Jessica Anker has always loved to help others. As a high school student, she started volunteering her time to people in need, and for nearly 10 years she has been helping put together food baskets for the hungry around Thanksgiving and Christmas.
“I am so happy to be in the field I love…I feel like I’m
really making a difference in children’s lives!”
Learn more about Kaplan University Student Air Force Staff Sergeant James Swann and his work training military work dogs.
Kaplan University students Melanie and Dave Thomas help save a dog and train him to be a service dog that helps Dave with his mobility and posttraumatic stress disorder.
Meet School of Health Sciences graduate Kelly Oliver, MPH, CHES
and her pursuit to use her public health and health education knowledge and
career to improve the quality of life for others.
Chris Spielhagen, 34, is a Team Sergeant in the 10th Special Forces Group in Fort Carson, Colorado, and a student at Kaplan University. Born and raised in Boston, he went with his wife and daughter to run the Boston Marathon and to see his extended family. Two minutes after he crossed the finish line, the nightmare began.
Cheri Schumann is a Kaplan University psychology graduate whose dream was to become a substance abuse counselor to help people struggling with addiction. Read her story to learn more about her journey to start a career in the addictions field.
Arthur started working as a substance abuse case worker at his local outreach center. Arthur doesn’t look at his job as just going out and getting a paycheck—he feels he’s responsible for somebody else’s life.
“What gets me out of bed in the morning is knowing that I helped one little girl who didn’t use a pencil now draw daily in a sketch book. What gets me out of bed every day is helping a kid that doesn’t speak, say I love you mom. I’m changing the way hopefully our community will include people with disabilities.”
As a behavior analyst, Catie works with families and children, helping them meet their needs and bringing a voice to children unable to speak or communicate.
"The children I work with
are so special. It is wonderful to see them grow and evolve under my care. Even
the simplest tasks can seem so daunting to some of these kids. When they
accomplish something, even just tying their shoes, their confidence soars and they
can take on new tasks. It is very fulfilling and rewarding."
MS in Psychology student Cheryl Ocampo changed her career path so she could help children with behavioral disabilities. She also has a child with autism which led her to create a nonprofit focused on helping families become the best advocates they can be for their children.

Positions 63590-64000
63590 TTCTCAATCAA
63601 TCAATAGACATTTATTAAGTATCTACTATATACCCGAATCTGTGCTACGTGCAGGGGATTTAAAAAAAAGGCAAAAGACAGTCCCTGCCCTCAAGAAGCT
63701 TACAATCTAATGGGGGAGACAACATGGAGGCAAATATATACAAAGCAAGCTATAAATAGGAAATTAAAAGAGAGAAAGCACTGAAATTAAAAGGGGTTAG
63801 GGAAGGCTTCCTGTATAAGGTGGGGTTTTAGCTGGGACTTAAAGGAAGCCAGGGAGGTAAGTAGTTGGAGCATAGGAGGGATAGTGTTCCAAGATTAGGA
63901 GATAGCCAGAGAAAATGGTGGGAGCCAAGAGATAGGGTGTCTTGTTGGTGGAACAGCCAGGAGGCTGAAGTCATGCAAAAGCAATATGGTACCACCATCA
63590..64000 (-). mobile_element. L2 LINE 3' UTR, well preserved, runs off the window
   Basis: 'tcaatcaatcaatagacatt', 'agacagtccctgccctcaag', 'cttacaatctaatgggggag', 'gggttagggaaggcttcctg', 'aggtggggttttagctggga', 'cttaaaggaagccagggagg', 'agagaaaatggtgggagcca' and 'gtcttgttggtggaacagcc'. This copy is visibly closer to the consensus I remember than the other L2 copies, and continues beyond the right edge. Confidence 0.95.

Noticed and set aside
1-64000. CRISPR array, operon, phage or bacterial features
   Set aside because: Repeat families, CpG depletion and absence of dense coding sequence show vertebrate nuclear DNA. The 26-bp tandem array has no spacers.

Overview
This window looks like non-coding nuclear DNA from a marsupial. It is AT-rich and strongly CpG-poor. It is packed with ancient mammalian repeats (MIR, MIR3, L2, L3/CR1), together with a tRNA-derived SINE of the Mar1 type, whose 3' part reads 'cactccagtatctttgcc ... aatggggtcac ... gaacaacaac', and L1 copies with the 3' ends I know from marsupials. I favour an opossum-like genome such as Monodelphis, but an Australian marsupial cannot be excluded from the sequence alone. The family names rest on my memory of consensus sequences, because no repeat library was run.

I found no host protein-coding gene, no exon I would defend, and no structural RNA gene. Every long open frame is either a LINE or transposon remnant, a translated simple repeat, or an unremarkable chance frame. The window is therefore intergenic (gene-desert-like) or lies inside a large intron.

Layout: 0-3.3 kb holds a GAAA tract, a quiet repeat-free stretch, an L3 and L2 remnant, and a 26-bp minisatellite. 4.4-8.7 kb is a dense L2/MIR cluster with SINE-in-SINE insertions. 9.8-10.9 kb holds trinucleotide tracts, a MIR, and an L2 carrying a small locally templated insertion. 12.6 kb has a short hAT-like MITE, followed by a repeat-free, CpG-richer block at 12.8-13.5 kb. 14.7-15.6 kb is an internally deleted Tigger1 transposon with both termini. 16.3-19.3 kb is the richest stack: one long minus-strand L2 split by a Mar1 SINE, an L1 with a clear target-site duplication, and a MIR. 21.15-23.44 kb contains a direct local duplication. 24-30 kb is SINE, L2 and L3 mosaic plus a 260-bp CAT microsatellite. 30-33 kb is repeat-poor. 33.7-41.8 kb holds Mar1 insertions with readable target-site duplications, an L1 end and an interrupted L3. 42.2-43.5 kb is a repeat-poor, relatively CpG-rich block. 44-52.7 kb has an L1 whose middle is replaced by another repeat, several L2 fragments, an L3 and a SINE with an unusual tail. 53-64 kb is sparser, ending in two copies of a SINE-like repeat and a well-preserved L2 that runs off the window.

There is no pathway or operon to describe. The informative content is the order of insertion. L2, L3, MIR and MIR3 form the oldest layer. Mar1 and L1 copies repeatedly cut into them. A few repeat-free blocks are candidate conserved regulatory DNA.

Human services graduate Gerod Washington enjoys his job as a resident childcare assistant for a local children’s home, and he has been there for nearly 10 years. He is responsible for covering treatment plans with residents, completing paperwork, arranging medical needs, addressing behavior issues, and de-escalating situations.
Linda Dreisbach–in the face of life’s challenges, psychology student goes back to school determined to one day start her own private counseling practice.
“I still pinch myself that I had the nerve to pick myself up
and go back to school to develop a great career and be a great example to my
sons. I tell anyone who listens that if I can do it they can too!”
Educating kids and empowering others to improve their lives, especially for the sake of their families, has always been a passion for human services graduate Arnez Cooper. She is responsible for the case management of 36 families through site visits, developing and overseeing parenting groups, providing ongoing support planning, and helping with everyday needs such as housing and food.
Human services graduate Tabatha Tasker is the founder of Operation Santa 2012 in her West Virginia town of Terra Alta. All year long she has been collecting donations to help provide Christmas gifts and household goods to children and families in need.
“My experience at Kaplan University gave me a new confidence that I didn't have before. The portfolio classes made me realize that I really do have the credentials to be a human service professional,” she said. “I don't think I realized how much work experience I had gained. By analyzing this part of my career, I gained more self-esteem and confidence!”
Inspired by a family of social good, Kaplan University alumni helps high-risk adolescents in foster care while continuing to pursue her graduate degree in psychology.
According to Ron C. Thornton, his degree and pursuit of education helps him “inspire [his] students to reach for the sky. It represents what hard work can do for you.” He says, “this is what I need to do in life . . . You get to give back and help someone else succeed in life.”
Josey Dunagan’s position as a special advocate often involves meeting with children who have been placed with relatives or a foster family and with the children’s custodial families. She speaks on behalf of children at court hearings and makes recommendations about their permanent placements. She also assists parents and foster parents and works closely with Child Protective Services.
Kris Szovati collaborates with classroom teachers at a maximum-security prison to provide accommodations and differentiated instruction for students with disabilities. She has worked with inmates with learning disabilities as well as those who are physically, visually, or hearing impaired. She ensures that the institution complies with the Americans with Disabilities Act and court mandates involving inmates with disabilities.